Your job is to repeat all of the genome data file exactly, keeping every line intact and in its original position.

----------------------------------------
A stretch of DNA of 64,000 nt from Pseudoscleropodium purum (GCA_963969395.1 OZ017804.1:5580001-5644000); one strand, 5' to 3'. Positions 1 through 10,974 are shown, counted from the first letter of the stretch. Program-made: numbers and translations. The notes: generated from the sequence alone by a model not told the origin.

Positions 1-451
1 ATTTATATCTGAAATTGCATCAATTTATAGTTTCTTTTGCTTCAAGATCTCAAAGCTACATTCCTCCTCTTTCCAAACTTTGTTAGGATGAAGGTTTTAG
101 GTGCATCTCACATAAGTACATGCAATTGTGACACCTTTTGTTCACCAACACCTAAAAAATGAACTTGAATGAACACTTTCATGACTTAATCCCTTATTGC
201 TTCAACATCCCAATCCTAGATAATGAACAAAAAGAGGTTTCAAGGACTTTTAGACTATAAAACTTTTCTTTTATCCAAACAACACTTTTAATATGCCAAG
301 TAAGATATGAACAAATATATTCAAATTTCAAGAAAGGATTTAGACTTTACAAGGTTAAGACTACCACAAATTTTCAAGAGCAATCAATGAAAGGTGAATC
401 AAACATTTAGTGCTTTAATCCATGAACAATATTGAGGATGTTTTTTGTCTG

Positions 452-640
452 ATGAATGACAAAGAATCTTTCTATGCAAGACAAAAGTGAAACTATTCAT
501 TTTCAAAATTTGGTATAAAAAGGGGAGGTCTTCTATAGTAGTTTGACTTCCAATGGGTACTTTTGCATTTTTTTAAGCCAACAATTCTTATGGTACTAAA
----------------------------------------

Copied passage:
A stretch of DNA of 64,000 nt from Pseudoscleropodium purum (GCA_963969395.1 OZ017804.1:5580001-5644000); one strand, 5' to 3'. Positions 1 through 10,974 are shown, counted from the first letter of the stretch. Program-made: numbers and translations. The notes: generated from the sequence alone by a model not told the origin.

Positions 1-451
1 ATTTATATCTGAAATTGCATCAATTTATAGTTTCTTTTGCTTCAAGATCTCAAAGCTACATTCCTCCTCTTTCCAAACTTTGTTAGGATGAAGGTTTTAG
101 GTGCATCTCACATAAGTACATGCAATTGTGACACCTTTTGTTCACCAACACCTAAAAAATGAACTTGAATGAACACTTTCATGACTTAATCCCTTATTGC
201 TTCAACATCCCAATCCTAGATAATGAACAAAAAGAGGTTTCAAGGACTTTTAGACTATAAAACTTTTCTTTTATCCAAACAACACTTTTAATATGCCAAG
301 TAAGATATGAACAAATATATTCAAATTTCAAGAAAGGATTTAGACTTTACAAGGTTAAGACTACCACAAATTTTCAAGAGCAATCAATGAAAGGTGAATC
401 AAACATTTAGTGCTTTAATCCATGAACAATATTGAGGATGTTTTTTGTCTG

Positions 452-640
452 ATGAATGACAAAGAATCTTTCTATGCAAGACAAAAGTGAAACTATTCAT
501 TTTCAAAATTTGGTATAAAAAGGGGAGGTCTTCTATAGTAGTTTGACTTCCAATGGGTACTTTTGCATTTTTTTAAGCCAACAATTCTTATGGTACTAAA